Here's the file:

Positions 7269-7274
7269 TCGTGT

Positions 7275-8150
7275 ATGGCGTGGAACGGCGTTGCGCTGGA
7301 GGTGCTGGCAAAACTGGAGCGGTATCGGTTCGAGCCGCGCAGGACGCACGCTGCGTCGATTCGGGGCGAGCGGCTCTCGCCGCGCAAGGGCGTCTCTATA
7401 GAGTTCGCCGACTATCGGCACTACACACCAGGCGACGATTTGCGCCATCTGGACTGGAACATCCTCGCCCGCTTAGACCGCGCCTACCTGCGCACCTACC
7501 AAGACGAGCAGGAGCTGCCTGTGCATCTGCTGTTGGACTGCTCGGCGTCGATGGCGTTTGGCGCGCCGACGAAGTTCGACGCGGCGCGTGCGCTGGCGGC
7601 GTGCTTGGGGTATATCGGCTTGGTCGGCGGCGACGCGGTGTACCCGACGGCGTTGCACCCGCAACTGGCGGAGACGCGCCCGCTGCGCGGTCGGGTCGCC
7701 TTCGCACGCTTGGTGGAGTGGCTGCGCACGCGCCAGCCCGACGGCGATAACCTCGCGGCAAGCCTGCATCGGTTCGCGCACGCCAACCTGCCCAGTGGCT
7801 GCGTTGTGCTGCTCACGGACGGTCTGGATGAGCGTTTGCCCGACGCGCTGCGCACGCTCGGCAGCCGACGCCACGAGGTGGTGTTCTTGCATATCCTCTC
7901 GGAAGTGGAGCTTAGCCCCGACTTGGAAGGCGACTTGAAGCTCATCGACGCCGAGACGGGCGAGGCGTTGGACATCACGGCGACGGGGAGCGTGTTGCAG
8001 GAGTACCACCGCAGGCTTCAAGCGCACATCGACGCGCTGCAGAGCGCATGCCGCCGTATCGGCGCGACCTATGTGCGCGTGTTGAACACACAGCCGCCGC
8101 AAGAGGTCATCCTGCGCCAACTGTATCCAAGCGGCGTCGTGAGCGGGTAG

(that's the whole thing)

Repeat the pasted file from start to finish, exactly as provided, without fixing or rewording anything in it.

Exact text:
Positions 7269-7274
7269 TCGTGT

Positions 7275-8150
7275 ATGGCGTGGAACGGCGTTGCGCTGGA
7301 GGTGCTGGCAAAACTGGAGCGGTATCGGTTCGAGCCGCGCAGGACGCACGCTGCGTCGATTCGGGGCGAGCGGCTCTCGCCGCGCAAGGGCGTCTCTATA
7401 GAGTTCGCCGACTATCGGCACTACACACCAGGCGACGATTTGCGCCATCTGGACTGGAACATCCTCGCCCGCTTAGACCGCGCCTACCTGCGCACCTACC
7501 AAGACGAGCAGGAGCTGCCTGTGCATCTGCTGTTGGACTGCTCGGCGTCGATGGCGTTTGGCGCGCCGACGAAGTTCGACGCGGCGCGTGCGCTGGCGGC
7601 GTGCTTGGGGTATATCGGCTTGGTCGGCGGCGACGCGGTGTACCCGACGGCGTTGCACCCGCAACTGGCGGAGACGCGCCCGCTGCGCGGTCGGGTCGCC
7701 TTCGCACGCTTGGTGGAGTGGCTGCGCACGCGCCAGCCCGACGGCGATAACCTCGCGGCAAGCCTGCATCGGTTCGCGCACGCCAACCTGCCCAGTGGCT
7801 GCGTTGTGCTGCTCACGGACGGTCTGGATGAGCGTTTGCCCGACGCGCTGCGCACGCTCGGCAGCCGACGCCACGAGGTGGTGTTCTTGCATATCCTCTC
7901 GGAAGTGGAGCTTAGCCCCGACTTGGAAGGCGACTTGAAGCTCATCGACGCCGAGACGGGCGAGGCGTTGGACATCACGGCGACGGGGAGCGTGTTGCAG
8001 GAGTACCACCGCAGGCTTCAAGCGCACATCGACGCGCTGCAGAGCGCATGCCGCCGTATCGGCGCGACCTATGTGCGCGTGTTGAACACACAGCCGCCGC
8101 AAGAGGTCATCCTGCGCCAACTGTATCCAAGCGGCGTCGTGAGCGGGTAG